Section 2: Business management 183
8 Project procurement 185
Summary 185
Introduction 185
The construction process (BS 6079-1:2002) 186
ISO/BS procurement standards 189
Appointing the team/parties to the contract 190
Public contracts and supplies 192
Project manager/leader 193
The contract 197
Health and safety considerations 201
Categories of contract 204
Separated and cooperative contracts 204
Management-oriented contracts 207
Integrated contracts 211
Discretionary contracts 219
Performance of different contract categories 223
Client risk exposure for different contract categories 223
Further Reading 225
9 Estimating and tendering 227
Summary 227
Introduction 227
Parties involved in estimating and tendering 230
The estimating process 232
BOQ estimating 232
Collection and calculation of cost information 234
Project study 242
Preparing the estimate 243
Submitting the tender 251
Estimating in management contracting 252
Design and build 254
Cost planning 255
Cost management 255
Whole-life costing 256
Private finance initiative (PFI) 256
Computer aided estimating 257
BIM and estimating 258
Summary 259
Future Reading 260
10 Competitive bidding 261
Summary 261
Introduction 261
Part 1: A brief review of bidding strategy 262
Part 2: The importance of accuracy in estimating 268
Part 3: Some ways of using the existing theories 275
Recent developments in bidding 282
Client evaluation of bids 283
Further Reading 285
11 Company budgetary control 287
Summary 287
Introduction 287
Preparation of budgets 288
The carbon footprint 295
Further Reading 297
12 Cash flow and interim valuations 299
Summary 299
Introduction 299
The need for cash flow forecasting by contractors 299
The requirements of a forecasting system 301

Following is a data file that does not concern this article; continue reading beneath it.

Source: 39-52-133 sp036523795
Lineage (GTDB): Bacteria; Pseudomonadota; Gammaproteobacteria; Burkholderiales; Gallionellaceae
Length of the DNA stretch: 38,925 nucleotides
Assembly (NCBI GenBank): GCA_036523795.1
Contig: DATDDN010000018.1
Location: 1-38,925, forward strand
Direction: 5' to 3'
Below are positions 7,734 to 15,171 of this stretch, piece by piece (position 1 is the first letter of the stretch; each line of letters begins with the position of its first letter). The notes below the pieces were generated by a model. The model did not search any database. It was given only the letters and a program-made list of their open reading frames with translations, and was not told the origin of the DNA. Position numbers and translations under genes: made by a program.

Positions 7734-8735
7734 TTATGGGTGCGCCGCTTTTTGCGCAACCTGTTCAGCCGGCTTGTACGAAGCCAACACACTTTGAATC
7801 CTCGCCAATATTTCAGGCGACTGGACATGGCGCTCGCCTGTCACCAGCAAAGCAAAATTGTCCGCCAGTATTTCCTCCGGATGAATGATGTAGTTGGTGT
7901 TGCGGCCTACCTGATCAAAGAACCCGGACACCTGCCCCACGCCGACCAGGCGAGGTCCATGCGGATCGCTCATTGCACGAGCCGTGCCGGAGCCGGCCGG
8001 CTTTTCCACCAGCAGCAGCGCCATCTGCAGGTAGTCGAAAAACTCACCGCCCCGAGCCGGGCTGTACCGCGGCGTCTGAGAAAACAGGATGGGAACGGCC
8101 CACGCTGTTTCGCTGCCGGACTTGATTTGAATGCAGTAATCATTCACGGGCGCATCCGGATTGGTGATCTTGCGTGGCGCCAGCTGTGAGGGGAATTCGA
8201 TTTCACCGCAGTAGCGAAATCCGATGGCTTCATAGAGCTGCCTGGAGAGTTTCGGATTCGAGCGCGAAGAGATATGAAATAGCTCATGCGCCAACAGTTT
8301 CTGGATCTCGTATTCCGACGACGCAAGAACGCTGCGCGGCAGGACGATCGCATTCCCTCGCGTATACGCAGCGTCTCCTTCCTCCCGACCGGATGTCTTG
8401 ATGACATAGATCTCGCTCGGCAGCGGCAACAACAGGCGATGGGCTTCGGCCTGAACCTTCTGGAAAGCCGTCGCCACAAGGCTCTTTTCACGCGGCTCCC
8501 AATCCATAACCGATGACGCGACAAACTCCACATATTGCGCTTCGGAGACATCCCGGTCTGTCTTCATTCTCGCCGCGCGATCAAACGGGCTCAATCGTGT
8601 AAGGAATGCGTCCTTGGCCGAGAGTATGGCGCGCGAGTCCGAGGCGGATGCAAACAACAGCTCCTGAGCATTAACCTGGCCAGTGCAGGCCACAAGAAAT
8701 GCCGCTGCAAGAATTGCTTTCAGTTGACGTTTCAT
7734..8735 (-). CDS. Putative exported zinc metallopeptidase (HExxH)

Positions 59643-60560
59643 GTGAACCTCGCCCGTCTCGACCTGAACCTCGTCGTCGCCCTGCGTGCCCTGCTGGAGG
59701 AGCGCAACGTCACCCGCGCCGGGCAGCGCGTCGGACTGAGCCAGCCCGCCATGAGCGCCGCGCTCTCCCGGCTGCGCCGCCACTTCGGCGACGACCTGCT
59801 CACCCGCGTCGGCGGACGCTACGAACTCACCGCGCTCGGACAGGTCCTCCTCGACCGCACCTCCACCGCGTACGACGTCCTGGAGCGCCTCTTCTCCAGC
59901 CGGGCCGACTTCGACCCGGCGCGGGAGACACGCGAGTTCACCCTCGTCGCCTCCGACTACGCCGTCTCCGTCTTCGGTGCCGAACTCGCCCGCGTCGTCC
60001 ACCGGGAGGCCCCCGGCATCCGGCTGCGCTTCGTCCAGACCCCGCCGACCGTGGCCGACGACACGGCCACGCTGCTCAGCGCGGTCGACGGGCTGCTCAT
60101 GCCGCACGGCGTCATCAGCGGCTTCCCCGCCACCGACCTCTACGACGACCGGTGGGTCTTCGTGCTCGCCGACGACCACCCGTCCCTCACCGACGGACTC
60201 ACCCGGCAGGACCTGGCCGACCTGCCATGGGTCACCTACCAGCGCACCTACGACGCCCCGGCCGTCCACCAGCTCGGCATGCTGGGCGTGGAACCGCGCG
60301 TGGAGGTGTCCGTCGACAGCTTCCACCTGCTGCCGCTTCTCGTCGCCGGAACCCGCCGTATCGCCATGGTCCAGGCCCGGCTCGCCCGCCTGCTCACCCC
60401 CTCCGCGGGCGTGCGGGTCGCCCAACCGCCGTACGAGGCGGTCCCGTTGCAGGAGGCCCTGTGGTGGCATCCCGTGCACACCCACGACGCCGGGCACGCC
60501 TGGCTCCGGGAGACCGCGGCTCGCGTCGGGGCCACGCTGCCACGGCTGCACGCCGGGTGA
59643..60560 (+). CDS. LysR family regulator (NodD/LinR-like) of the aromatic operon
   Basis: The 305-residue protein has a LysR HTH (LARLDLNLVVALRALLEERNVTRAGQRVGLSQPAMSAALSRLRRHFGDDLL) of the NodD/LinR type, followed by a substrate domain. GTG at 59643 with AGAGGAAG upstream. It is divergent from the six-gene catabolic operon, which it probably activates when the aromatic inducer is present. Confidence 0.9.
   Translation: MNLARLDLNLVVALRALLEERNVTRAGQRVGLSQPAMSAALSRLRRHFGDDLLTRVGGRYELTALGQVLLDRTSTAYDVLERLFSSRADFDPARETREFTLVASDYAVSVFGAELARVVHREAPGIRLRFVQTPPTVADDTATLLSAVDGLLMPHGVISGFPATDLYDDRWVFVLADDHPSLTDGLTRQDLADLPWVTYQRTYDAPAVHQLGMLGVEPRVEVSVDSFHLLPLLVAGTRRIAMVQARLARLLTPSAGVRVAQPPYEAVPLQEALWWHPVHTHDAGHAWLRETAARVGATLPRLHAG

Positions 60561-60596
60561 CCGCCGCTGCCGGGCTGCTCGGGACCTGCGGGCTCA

Capital lock-up 306
The factors that affect capital lock-up 307
Interim valuations and cash flow 312
Measurement of work in activities 316
Computers and cash flow 316
Cash flow forecast by standardised models 319
Closing remarks 319
Further Reading 320
13 Economic assessments 321
Summary 321
Introduction 321
Interest 323
Economic comparisons 325
Profitability measures 328
Inflation 332
Accuracy of future estimates 336
Financial Modelling 340
Cost-benefit analysis 345
Some worked examples 347
Further Reading 354
Section 3: Administration and company management 355
14 Company organization 357
Summary 357
Introduction 357
The function of a manager 357
Company organizational structures 359
Departments/functions 368
Health, safety occupational welfare and pensions 376
Educational qualifications and vocational training 377
Corporate social responsibility 385
Management attitude 386
Construction companies in an internet age 387
Virtual companies 388
Collaborative working 388
Further Reading 388
15 Market planning and business development 389
Summary 389
Introduction 389
Market planning 389
The business-development process 390
16 International construction logistics and risks 401
Summary 401
Introduction 401
The international environment 402
Further Reading 409
17 Towards BIM and digital construction 411
Summary 411
Introduction 411
Information and information management 412
The construction company’s business 413
Processes involved in a construction business 413
Information needs to support business processes 416
Management of contractors’ information resources 417
Construction information systems 420
The construction information manager 425
The emergence of BIM 426
BIM standards 428
Digital construction 433
Further Reading 434
18 Financial management 435
Summary 435
Introduction 435
Types of businesses 435
Types of capital 440
The control of capital 446
The company accounts 449
Regulatory authorities 461
Further Reading 462
Section 4: Self-learning exercises 463
19 Questions - construction management 465
Questions 467
20 Questions - operational research (OR) 519
Summary 519
Questions 521
21 Questions - six sigma 533
Six sigma 534
Problems (readers should start with Problem 1) 534
Further Reading 555
Bibliography 557
Abbreviations and acronyms 571
Index 577